I’m not sure how to categorise this debut novel. It’s a coming-of-age novel, yet it’s also a love story, a family tragedy, and one about friendship. It’s a wonderful book, very poignant, sad, heart-warming, although I didn’t ‘sob uncontrollably’ as one critic did.
June is 14 years old and is in love with her uncle Finn, a renowned artist. Desperately in love – she makes up any excuse to see him and believes that no one else understands her like he does. June doesn’t fit in at school, she’s a weird child who’s obsessed with medieval times and dresses funnily, and Finn provides her with a special friendship. Yet Finn is dying of AIDS and his last big project is to paint June and her sister, Greta.
The book is set in the ’80s, when AIDS was still a taboo subject, and June’s parents are virulently against Finn’s partner, Toby, believing that he was the cause of Finn’s death by AIDS. When Finn dies, June is devastated and confused. She’s ashamed she loved her uncle in such a deep way and she hates the idea of him having a partner who she didn’t know about.
But when a present arrives in the post from Toby for her, she reaches out to him and a fragile friendship develops between these two lonely people who both loved Finn. As she gets to know Toby, June’s eyes are opened to the fact that she was not the only one who loved Finn and misses him terribly. She slowly learns to trust Toby and to enjoy the friendship he offers her when she most needs it.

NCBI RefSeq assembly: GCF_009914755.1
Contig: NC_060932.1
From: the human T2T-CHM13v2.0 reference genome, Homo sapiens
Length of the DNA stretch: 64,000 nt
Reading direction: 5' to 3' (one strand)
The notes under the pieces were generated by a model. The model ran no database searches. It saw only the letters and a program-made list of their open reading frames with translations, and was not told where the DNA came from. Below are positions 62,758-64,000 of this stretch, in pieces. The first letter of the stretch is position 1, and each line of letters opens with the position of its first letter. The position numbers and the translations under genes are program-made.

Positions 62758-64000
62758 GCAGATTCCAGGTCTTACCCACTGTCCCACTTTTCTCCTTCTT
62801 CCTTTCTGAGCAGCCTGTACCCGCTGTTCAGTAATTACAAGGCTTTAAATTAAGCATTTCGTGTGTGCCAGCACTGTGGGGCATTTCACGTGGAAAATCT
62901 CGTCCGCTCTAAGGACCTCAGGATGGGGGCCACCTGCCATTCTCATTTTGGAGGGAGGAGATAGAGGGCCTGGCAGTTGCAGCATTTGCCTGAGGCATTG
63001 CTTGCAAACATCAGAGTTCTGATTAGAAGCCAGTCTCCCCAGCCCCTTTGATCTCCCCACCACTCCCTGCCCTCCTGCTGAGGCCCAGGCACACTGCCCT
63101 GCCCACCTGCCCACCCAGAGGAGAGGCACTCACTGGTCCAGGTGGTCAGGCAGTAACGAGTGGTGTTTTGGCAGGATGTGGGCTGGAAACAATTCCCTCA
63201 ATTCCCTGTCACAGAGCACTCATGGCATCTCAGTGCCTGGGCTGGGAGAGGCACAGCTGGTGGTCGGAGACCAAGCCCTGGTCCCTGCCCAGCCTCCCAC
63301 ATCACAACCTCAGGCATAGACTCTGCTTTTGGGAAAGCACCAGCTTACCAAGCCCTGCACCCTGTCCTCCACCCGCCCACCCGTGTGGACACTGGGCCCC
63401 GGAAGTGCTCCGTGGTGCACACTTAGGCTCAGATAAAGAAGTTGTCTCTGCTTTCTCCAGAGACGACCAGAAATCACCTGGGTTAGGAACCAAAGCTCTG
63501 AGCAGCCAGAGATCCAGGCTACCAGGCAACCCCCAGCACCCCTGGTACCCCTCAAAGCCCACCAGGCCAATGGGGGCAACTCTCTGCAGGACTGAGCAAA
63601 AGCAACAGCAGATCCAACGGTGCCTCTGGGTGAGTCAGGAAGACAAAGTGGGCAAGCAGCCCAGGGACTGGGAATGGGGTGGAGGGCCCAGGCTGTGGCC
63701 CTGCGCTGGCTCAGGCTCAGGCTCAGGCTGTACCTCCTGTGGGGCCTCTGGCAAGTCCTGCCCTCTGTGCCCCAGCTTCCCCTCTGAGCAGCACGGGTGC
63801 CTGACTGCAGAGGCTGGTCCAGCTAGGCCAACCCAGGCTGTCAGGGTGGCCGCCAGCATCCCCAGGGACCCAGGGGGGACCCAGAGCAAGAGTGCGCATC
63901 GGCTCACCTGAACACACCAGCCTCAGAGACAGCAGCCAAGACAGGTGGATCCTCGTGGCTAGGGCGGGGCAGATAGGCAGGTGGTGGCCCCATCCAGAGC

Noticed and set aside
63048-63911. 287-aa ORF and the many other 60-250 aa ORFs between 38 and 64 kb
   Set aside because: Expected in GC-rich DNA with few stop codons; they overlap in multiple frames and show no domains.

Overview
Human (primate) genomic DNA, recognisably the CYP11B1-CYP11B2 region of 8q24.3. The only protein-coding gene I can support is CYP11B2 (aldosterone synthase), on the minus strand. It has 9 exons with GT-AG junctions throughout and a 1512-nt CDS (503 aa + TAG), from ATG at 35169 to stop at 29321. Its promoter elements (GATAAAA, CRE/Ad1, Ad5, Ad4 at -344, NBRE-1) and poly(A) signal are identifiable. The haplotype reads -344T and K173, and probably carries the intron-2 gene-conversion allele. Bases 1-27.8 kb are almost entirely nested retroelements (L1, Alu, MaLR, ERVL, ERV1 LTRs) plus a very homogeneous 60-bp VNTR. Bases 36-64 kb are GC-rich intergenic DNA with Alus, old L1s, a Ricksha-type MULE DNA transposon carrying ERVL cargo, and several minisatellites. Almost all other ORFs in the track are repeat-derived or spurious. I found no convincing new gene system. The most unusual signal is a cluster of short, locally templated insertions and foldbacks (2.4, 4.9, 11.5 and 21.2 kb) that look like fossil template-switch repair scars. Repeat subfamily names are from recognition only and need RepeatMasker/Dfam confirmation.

June’s relationship with her sister, Greta, worsens as Greta suspects that June has someone in her life that she doesn’t know about. June and Greta used to be very close and in the book, Greta is awful to her, mean and spiteful. Towards the end of the book, their relationship improves and we learn of Greta’s jealousy of June and Finn’s friendship.
There is so much to this book that I can’t sum it up here in a short review. One of the side stories that I so enjoyed was to do with the painting of the two sisters that Finn finished before he died (called Tell the Wolves I’m Home) – it is put in a safe box in the bank for the girls to go and look at when they want to. They each separately go and add little details to it – it’s secretive, poignant, and at the same time dreadful in that you know they are defacing a valuable painting. To them, though, it is a part of their uncle Finn and that’s all that matters.
Brunt stays clear of sentimentality in the book, an admirable feat in that it is a sad story that she tells here, and she depicts June’s adolescent emotions with clarity and accuracy. Some reviewers haven’t liked how Brunt characterised June’s sister, Greta, yet I feel she created a true reflection of a sibling relationship where both children feel isolated in their own self-focused lives.
I loved this book – perhaps if I were a crier, I would have cried. It is tender and beautifully written, it’s not highly intellectual or particularly challenging, but I think it is well worth reading.